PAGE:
Tea Party Rally held at historic City Hall

Published 11:04 pm Wednesday, April 15, 2009

The signs and the lips read no new taxes. Such was the sentiment of the local protesters during the Tea Party Really held yesterday.

Overspilling from the lawn of the old Picayune City Hall in a sea of red, white and blue, rally goers gathered in large numbers to air their grievances with the direction in which they believe the country is going and to let politicians know that they are ready to “take America back.” They carried signs and dumped tea bags into large tubs of water. The “tea” in Tea Party is an acronym for “Taxed Enough Already.”

Valerie Russell, founder of the Pearl River Patriots — the organizing force behind the local rally — opened the event by addressing the crowd. She said that they were there to send a message to politicians, loud and clear, “We’re tired of how you’re spending our money … We demand accountability and want to be heard.” She said that with a collective voice, this message could be carried all the way to Washington.

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The peaceful gathering continued with an invocation by Pastor Jeremy Wilson, followed by the Pledge of Allegiance and singing of “God Bless America,” both of which were led by 5-year-old Carson Lajaunie.

Also on hand to address the gathering was state Rep. Mark Formby. Formby’s brief speech touched on the history of the Boston Tea Party of 1773. The moral being that a group of youths led a rebellion against the taxes posed by King George, who was not an elected official and therefore had no accountability, to send a message.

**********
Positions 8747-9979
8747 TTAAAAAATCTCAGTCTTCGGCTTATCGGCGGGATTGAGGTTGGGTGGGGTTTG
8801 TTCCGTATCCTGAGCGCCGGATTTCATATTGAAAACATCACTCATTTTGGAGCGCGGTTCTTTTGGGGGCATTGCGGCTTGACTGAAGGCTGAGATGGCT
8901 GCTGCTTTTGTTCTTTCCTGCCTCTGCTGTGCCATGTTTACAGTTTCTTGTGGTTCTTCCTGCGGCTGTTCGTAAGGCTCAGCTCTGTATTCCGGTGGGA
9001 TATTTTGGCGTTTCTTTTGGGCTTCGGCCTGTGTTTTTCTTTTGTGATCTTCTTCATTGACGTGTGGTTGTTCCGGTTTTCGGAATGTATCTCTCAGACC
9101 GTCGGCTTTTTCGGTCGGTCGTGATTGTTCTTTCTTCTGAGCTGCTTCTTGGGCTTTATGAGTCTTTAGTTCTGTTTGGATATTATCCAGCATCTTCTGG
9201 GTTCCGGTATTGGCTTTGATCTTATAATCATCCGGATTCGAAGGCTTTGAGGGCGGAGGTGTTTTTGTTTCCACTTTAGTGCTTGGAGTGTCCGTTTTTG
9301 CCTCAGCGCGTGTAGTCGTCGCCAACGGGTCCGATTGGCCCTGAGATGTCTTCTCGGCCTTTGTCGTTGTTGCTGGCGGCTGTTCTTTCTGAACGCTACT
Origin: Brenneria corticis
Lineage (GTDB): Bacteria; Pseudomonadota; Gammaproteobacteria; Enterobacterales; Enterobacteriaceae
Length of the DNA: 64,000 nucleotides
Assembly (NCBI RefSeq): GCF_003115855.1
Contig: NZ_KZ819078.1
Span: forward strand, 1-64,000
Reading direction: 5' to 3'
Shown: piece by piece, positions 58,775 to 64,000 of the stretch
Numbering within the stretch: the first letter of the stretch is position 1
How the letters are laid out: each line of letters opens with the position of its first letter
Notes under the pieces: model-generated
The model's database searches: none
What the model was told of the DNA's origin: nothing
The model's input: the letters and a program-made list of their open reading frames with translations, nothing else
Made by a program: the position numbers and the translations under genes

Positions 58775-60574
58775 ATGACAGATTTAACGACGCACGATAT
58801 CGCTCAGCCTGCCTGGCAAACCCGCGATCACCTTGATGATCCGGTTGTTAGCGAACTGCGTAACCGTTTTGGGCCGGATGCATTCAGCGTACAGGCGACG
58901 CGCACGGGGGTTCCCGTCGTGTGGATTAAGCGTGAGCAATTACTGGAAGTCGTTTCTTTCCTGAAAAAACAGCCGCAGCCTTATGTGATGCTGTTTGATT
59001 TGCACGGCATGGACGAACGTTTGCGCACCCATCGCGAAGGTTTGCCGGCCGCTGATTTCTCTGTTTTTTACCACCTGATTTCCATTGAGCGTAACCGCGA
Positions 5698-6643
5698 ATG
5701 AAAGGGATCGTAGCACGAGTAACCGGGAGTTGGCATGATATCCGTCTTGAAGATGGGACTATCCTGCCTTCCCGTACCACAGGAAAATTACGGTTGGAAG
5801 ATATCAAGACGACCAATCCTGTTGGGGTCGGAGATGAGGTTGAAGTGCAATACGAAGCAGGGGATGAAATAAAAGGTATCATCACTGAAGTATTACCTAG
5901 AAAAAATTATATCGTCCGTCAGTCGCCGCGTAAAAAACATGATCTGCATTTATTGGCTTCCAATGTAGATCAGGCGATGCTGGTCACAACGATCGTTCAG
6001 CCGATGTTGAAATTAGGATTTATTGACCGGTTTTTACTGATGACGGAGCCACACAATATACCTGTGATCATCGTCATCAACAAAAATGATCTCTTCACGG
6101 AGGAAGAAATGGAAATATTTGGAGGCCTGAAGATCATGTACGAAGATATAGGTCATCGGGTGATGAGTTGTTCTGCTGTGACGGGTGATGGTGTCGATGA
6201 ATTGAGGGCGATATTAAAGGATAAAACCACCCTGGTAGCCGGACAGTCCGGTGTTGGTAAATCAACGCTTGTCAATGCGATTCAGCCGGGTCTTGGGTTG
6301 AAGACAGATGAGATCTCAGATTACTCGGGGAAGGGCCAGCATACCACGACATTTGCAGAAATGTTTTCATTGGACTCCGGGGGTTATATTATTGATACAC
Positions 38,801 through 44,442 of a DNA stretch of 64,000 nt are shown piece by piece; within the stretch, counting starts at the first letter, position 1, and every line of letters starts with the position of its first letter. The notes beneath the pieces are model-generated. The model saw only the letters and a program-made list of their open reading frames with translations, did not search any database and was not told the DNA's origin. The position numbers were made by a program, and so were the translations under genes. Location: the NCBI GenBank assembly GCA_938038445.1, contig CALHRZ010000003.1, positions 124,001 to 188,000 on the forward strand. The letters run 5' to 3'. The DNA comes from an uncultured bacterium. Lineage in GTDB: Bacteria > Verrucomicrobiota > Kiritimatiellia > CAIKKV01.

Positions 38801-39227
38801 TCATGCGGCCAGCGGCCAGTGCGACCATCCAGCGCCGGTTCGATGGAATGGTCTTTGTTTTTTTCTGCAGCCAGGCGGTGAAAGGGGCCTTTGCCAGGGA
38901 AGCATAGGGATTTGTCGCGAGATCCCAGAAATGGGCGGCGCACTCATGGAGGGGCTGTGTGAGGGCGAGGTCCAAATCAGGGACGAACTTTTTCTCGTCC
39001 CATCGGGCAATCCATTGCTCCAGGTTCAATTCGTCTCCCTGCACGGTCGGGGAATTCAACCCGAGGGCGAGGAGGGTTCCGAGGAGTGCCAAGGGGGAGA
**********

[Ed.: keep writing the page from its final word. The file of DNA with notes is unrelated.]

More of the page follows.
“They were screaming, no taxation without representation,” he said. “The difference is today you have representation. What you need to do is hold your elected officials accountable.”

Formby continued, “What I urge you to do today is get fired up, but what I really urge you to do is go the polls and vote for representation without taxation.”

Eric Normand, another leader within the Pearl River Patriots group, ran down a quick list of several other grievances which were backed up with cheers by the crowd. Pork barrel projects, illegal aliens and not wanting the government to control of health care were just some of his concerns along with the $790 billion tax bill. Term limits for politicians and judges also seemed to an area of concern among the crowd.

During Normand’s speech, several personal comments were interjected from individuals in the crowd. Despite the motto of the Pearl River Patriots, “We are not republicans. Not democrats. We are Americans!” it quickly became clear that some in attendance where disgruntled by the Obama Administration in particular. Normand countered by saying that even the Bush administration, which he initially supported, had made some mistakes. “Looks like we can’t trust any of them anymore,” he said.

He concluded by saying, “We should be proud to be Americans and get rid of politicians who aren’t.”

The Picayune rally was part of a national movement, with tea parties planned for some 2,000 plus cities at different times throughout Wednesday, which was April 15, the deadline for filing income tax returns. The original idea was said to have been started by a group in Chicago and with the help of Internet forums began to spread.

Organizers of the local event were impressed with the turnout. “We are so excited,” said Pearl River Patriot Jet Clogher. “You start off, like others said, two and half, three weeks ago, you felt like nobody else felt the way you did and to see it come together like this is just so exciting … and this is just the beginning.” Clogher said the rally is not the end and the group plans to use the momentum from the rally and keep the movement going.